"An explanation could be that with this combination, people experienced a high cognitive load to process the contradicting impressions caused by the robot’s emotional outburst in contrast to the functional interaction. After the social interaction, people were more used to personal and emotional statements by the robot and probably already found explanations for them. After the functional interaction, the protest was the first time the robot revealed something personal and emotional with the participant and, thus, people were not prepared cognitively."

This could be a big problem if we ever do have to deal with killer robots — they’ll know how to push our buttons. People tend to personify anything that can even remotely be attributed with human-like qualities. We call boats, muscle cars, and spaceships “she” and “her.” And people do the same silly thing with Amazon’s Alexa and Apple’s Siri. But, just like Wilson, the volleyball with a bloody hand print for a face from the movie “Castaway,” they’re not alive.

None of these things are capable of caring if we turn them off, shove them in our pocket, or lose them at sea. But, we’re in trouble if the robots do rise up because we’re obviously easy to manipulate. The reasons given by participants are a bit troubling.

You’d think, perhaps, that people would leave the robot on out of surprise, or perhaps curiosity, and some people listed those reasons. But the bulk of participants who left it on, even if they eventually turned it off, did so because they felt it was the “will” of the robot to remain on or that it was the compassionate thing to do.

The real concern isn’t killer robots convincing us to leave them turned on so they can use their super lasers to melt our flesh. It’s humans exploiting other humans using our collective ignorance on the matter of AI against us.

Cambridge Analytica, for example, didn’t have to shoot anyone to get them to vote for Trump or Brexit, it just used its AI to exploit our humanity. We should take these studies seriously.

This story is published in partnership with The Next Web. Read the original piece here.

Cover photo via Getty Images

[post_title] => People are less likely to turn a robot off if it asks them not to [post_excerpt] => [post_status] => publish [comment_status] => open [ping_status] => closed [post_password] => [post_name] => turn-robot-off [to_ping] => [pinged] => [post_modified] => 2018-12-10 17:37:29 [post_modified_gmt] => 2018-12-10 16:37:29 [post_content_filtered] => [post_parent] => 0 [guid] => https://nextnature.net/?p=91343 [menu_order] => 0 [post_type] => post [post_mime_type] => [comment_count] => 0 [filter] => raw [post_category] => 0 )[2] => WP_Post Object ( [ID] => 78272 [post_author] => 1425 [post_date] => 2017-12-06 10:00:14 [post_date_gmt] => 2017-12-06 09:00:14 [post_content] => Robots are becoming more lifelike every day. As these increasingly human machines get closer to us, many are wondering how exactly we should relate to them, socially, politically and legally. Sophia the Humanoid is one such robot, designed to be especially human-like in appearance and mannerisms - and she was just granted citizenship by Saudi Arabia.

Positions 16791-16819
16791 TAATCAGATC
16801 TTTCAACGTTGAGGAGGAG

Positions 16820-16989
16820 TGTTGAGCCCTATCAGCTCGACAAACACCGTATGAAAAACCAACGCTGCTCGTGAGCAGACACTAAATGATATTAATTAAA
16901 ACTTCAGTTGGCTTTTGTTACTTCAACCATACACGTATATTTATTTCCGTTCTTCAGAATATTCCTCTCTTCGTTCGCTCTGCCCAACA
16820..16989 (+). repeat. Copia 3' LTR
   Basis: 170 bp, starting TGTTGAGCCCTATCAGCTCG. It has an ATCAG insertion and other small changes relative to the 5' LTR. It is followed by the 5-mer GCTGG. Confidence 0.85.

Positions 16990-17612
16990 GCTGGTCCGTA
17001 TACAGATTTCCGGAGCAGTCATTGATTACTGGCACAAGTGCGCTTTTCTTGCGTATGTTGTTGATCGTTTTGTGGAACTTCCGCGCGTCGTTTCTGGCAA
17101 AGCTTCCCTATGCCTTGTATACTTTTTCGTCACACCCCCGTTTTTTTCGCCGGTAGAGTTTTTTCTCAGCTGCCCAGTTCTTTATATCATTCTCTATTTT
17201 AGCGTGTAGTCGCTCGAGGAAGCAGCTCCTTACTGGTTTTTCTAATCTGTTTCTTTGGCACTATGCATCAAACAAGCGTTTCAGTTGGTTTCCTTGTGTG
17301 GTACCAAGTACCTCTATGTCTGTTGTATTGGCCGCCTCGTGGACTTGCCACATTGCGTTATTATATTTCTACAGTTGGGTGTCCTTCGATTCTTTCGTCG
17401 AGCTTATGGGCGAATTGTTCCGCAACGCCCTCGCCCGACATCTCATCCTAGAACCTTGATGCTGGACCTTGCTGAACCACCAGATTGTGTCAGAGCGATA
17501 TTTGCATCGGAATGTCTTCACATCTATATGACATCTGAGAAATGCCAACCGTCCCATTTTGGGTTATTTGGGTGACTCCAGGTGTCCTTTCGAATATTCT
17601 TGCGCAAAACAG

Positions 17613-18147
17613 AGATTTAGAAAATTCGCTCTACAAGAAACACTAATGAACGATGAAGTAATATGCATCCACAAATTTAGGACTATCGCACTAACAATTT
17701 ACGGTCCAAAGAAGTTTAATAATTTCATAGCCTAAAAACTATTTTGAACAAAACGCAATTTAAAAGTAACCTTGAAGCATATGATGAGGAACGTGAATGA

Sophia the Humanoid?

David Hanson, of Hong Kong company Hanson Robotics, was responsible for the creation of Sophia, apparently modeled to resemble Audrey Hepburn. During the Future Investment Initiative show, which took place in Riyadh recently, it was announced that Sophia had been awarded Saudi citizenship.But some aren't so impressed with Sophia, with Hanson, or with the decision to grant her the citizenship. The act is widely considered to be at least partially a PR stunt contrived to draw attention to the conference. What better way to make the headlines? Some point out the irony of the country's willingness to grant citizenship to a robotic woman only a short time after they granted human women the right to drive.Others are concerned that Hanson's work on Sophia is not as advanced as he makes it out to be. While looking uncannily human (with the emphasis on uncanny), Sophia doesn't actually seem to possess the intelligence she is sometimes implied to. Rather, her conversational ability consists of pre-programmed responses to keywords.